There are many examples like this in the early story of America. Consider the political cartoon from the year 1769, published in a paper in Boston, which at that time was a hotbed of the rebellion that would eventually lead to the Revolution. (To download, click on An attempt to land a bishop in America )

The context for this cartoon was as follows. There were those in the colonies who wanted the king to appoint a bishop to Boston to secure the rights and privileges of the Anglican Church over other denominations, especially in New England and the Mid-Atlantic colonies. Congregationalists, Presbyterians, Baptists, Lutherans and others said no to such privilege. The cartoon thus shows an imagined Anglican bishop, in fear of his life, climbing the rigging of ship docked in Boston harbor. His carriage, crook and miter have been unceremoniously dumped on board. An angry group of colonials stand demonstrating while two of them push the ship away with poles. They are not an unruly mob. They carry volumes by John Locke and Algernon Sidney, two great theorists of the Glorious Revolution in 1688 that secured the power of the English Parliament over the monarchy and thus marked the beginning of representative government in early modern Europe. What the colonists in the cartoon represent is the desire for political and religious liberty. Against liberty, the office of bishop -- because it was the religious representative of the king -- stood in the way. One historian describes what is going on as part of a general pattern of independence that begins with the first colonists: "Men who had gained independent status as property holders by clearing their land with flintlocks close at hand were not the type to be unduly submissive ... "{2} No, they were not; neither in church nor state.

To be sure, lay leadership in the church could cause problems, not only for bishops, but also the local pastor. Realizing the power he had as a member of a church council to call a pastor, one colonial Lutheran had this to say: "Since we have to hire a preacher for money, let's have a jolly one."{3} Trying to lead a congregation to follow the gospel is never easy; being dependent on a congregation for one's livelihood makes the task only harder. For the most part, however, the mission of the church prospered; how well is described by the Englishman William Cobbett (1763-1835), influential journalist and political activist who fled to America with his sons in 1817 to escape political persecution for his radical views. Among the observations he shared by letter sent to his neighbors back home in the town of Botley, Oxfordshire, was that in the new nation of the United States the Christian church seemed to prosper without the benefit of taxes imposed by the state:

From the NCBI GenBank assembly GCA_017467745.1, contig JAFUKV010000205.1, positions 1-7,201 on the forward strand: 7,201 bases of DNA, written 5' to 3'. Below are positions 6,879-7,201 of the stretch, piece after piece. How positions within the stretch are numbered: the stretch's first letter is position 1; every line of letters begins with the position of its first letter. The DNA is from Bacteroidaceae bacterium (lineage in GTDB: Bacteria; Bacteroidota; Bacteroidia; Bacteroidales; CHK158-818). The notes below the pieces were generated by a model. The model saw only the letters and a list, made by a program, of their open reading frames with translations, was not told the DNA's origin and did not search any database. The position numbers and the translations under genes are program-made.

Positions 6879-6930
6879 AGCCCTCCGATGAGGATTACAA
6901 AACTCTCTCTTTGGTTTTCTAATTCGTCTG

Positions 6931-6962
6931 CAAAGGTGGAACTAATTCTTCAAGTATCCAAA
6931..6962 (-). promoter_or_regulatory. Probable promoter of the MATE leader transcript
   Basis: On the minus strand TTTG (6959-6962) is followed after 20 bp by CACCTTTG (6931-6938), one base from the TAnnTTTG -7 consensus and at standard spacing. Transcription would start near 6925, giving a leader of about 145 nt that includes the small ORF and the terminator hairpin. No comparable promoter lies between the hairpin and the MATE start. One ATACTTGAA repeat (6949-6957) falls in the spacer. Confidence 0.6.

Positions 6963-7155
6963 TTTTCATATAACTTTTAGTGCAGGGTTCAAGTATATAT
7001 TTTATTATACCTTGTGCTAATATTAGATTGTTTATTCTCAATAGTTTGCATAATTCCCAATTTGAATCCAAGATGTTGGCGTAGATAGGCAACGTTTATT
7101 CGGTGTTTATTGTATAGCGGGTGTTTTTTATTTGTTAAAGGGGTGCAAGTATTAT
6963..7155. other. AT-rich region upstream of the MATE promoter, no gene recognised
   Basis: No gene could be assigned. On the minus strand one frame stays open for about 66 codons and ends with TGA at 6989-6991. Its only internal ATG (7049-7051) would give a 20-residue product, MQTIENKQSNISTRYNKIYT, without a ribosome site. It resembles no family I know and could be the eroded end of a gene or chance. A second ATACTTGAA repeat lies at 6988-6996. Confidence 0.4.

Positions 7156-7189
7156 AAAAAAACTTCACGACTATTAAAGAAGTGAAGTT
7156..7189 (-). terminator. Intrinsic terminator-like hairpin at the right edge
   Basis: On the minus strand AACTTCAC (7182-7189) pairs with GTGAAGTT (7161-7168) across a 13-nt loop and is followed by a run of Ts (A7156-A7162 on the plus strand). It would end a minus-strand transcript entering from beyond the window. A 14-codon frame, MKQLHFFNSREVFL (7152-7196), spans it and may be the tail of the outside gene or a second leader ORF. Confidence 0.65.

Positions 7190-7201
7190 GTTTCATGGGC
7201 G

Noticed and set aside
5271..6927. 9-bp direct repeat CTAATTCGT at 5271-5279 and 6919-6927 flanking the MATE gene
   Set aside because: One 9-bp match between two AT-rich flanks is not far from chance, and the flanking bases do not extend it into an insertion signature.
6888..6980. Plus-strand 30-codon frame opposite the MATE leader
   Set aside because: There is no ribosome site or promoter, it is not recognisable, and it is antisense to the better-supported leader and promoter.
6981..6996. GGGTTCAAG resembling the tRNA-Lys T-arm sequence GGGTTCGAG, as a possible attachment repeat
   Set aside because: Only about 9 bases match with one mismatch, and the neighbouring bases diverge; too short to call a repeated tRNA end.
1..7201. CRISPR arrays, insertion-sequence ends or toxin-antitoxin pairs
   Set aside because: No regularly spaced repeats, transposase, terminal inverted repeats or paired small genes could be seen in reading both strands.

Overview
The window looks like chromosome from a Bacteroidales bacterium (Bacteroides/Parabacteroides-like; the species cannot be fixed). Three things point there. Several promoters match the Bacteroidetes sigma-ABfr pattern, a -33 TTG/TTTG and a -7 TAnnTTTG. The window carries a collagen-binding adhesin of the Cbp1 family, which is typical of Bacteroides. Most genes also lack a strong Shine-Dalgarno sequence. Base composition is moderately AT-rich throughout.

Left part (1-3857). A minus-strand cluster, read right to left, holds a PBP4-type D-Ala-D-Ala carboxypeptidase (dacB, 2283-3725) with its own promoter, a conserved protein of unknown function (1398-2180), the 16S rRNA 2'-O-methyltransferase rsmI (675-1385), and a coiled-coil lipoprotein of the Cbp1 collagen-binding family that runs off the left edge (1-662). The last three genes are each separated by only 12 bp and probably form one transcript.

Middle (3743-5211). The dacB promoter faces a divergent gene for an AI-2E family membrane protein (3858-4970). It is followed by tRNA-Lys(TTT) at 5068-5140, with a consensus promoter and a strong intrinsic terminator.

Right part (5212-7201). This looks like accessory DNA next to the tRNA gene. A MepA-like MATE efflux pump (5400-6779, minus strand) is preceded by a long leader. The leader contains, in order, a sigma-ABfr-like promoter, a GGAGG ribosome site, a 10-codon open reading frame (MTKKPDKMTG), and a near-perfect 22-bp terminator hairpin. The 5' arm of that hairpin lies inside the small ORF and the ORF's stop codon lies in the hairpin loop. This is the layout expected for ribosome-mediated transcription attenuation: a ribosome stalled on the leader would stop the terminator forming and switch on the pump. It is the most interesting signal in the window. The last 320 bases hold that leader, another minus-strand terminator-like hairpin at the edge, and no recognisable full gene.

"I have talked to several farmers here [in America] about the tithes in England; and they laugh ... they seem, at last, not to believe what I say, when I tell them that the English farmer gives, and is compelled to give [by law], the parson a tenth part of his whole crop ... They cannot believe this ... But, my Botley neighbors, you will exclaim, 'No tithes! Why, then, there can be no churches and no parsons! The people must know nothing of God or Devil.' ... By no means my friends. Here are plenty of churches. No less than three Episcopal (or English) churches; three Presbyterian churches; three Lutheran churches; one or two Quaker meeting-houses; and two Methodist places; all within six miles of the place where I am sitting. And these, mind, not poor shabby churches; but each of them larger and better built ... with the church yards all kept ... with a head-stone to almost every grave ... "{4)

Christian churches thrived without the imposition of coercive giving by taxation. The laity had a stake in their congregations: they built them; they maintained them; they were responsible for mission. This mission included the building of schools, colleges and hospitals. The educational and health care systems of America are largely the creation of Christian churches. American Christianity, especially Protestantism, fostered the understanding of Christians as stewards of the gospel. This notion became an ideal that pertained especially to the life of the laity. The encouragement of lay initiative is essential to the purpose of stewardship.

Definition of the Concept of Stewardship

In light of this history, it is no wonder that the theology of stewardship is so identified with American culture and religious practiced. Stewardship is our major contribution to the discipline of Christian theology. The word itself has been in frequent usage since the beginning of the 20th century to express the personal responsibility each Christian assumes in the voluntary association of the local congregation. While the notion of Christian steward may be expanded to include responsibility to care for such important matters as the environment and social justice, the common understanding of the term among lay people in the church relates to giving. The definition from the U.S. Council on Stewardship in 1946 is as good as one can find:

"Christian stewardship is the practice of systematic and proportional giving of time, abilities and material possessions, based upon the conviction that these are trusts from God to be used in his service for the benefit of all mankind in grateful acknowledgement of Christ's redeeming love."